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With Boeing 737 Max orders set for late arrival in Asia, will Airbus and China’s Comac benefit?

As aviation giant Boeing races to address defects plaguing its 737 model following a mid-air blowout in the US, expected delays in deliveries to its Asian clients could consolidate rival Airbus’ lead and open a window of opportunity for Chinese planemaker Comac, analysts said.

Following the blowout of the door plug, the US Federal Aviation Administration issued an Emergency Airworthiness Directive that required all 737 Max 9 aircraft to undergo further inspection, a process that is still ongoing.

While Boeing had few orders of the 737 Max 9 series from Asia-Pacific carriers, the incident was sowing uncertainty over the deliveries of related versions such as the Max 8 series, which would likely have to go through more stringent tests in the coming weeks, according to Mayur Patel, head of Asia at OAG Aviation.

As of this year, there were some three dozen firms in the region operating 211 Boeing 737 Max aircraft, with most of them flying a version of the Max 8 series, he told This Week in Asia. Twenty-one of the operators were in Northeast Asia, while there were six in Southeast Asia, four in South Asia and three in the Southwest Pacific.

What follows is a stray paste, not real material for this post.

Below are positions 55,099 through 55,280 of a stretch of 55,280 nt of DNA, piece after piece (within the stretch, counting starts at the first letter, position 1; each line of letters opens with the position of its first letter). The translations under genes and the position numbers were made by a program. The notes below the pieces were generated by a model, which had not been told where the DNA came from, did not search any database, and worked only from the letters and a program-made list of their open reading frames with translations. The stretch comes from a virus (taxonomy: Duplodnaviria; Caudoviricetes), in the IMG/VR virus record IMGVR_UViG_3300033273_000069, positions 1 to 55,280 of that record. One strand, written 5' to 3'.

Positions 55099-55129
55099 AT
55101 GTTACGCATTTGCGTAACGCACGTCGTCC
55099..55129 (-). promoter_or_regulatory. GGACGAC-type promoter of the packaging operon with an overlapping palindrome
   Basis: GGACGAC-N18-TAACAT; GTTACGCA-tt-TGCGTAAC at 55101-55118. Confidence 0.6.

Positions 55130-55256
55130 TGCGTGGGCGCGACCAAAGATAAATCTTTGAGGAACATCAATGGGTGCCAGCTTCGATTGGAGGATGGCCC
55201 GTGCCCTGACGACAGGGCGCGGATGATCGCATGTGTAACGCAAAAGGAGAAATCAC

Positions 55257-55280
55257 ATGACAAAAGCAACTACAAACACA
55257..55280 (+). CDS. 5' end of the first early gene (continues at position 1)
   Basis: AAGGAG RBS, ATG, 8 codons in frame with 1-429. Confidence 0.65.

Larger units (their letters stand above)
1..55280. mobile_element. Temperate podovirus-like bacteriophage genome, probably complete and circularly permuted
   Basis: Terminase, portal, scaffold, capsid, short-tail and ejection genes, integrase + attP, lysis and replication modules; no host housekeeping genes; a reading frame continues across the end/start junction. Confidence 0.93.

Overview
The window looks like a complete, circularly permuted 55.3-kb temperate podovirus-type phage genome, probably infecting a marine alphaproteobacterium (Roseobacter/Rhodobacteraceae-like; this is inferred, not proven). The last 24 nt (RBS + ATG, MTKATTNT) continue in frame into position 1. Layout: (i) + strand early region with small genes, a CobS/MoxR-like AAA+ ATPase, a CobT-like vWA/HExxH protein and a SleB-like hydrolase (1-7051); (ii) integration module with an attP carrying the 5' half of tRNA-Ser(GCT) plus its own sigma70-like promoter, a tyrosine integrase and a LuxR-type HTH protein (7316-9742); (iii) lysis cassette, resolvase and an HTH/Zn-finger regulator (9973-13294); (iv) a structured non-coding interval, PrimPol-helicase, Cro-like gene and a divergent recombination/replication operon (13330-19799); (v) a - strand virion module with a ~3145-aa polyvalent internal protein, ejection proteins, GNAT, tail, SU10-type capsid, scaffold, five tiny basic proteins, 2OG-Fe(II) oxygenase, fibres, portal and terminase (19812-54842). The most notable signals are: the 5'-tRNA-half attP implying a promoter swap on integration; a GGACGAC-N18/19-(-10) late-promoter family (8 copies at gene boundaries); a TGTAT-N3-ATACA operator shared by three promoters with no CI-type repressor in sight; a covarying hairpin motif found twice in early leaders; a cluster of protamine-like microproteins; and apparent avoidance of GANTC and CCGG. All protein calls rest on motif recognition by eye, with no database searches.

Airbus had a 55.4 per cent market share in the Asia-Pacific and Boeing had 31.6 per cent, according to Patel. “If you look at the current split, it’s very obvious that Airbus takes the lead,” he said.

Following the blowout, Indonesia’s Ministry of Transportation grounded the country’s Lion Air Boeing 737 Max 9 aircraft, but the airline passed mandatory inspections and was cleared to fly its three aircraft on January 19.

Lion Air has mid-cabin emergency exits on its aircraft as opposed to Alaska’s plug door which is towards the back door, Patel said.

United Airlines inspections on the 737 Max 9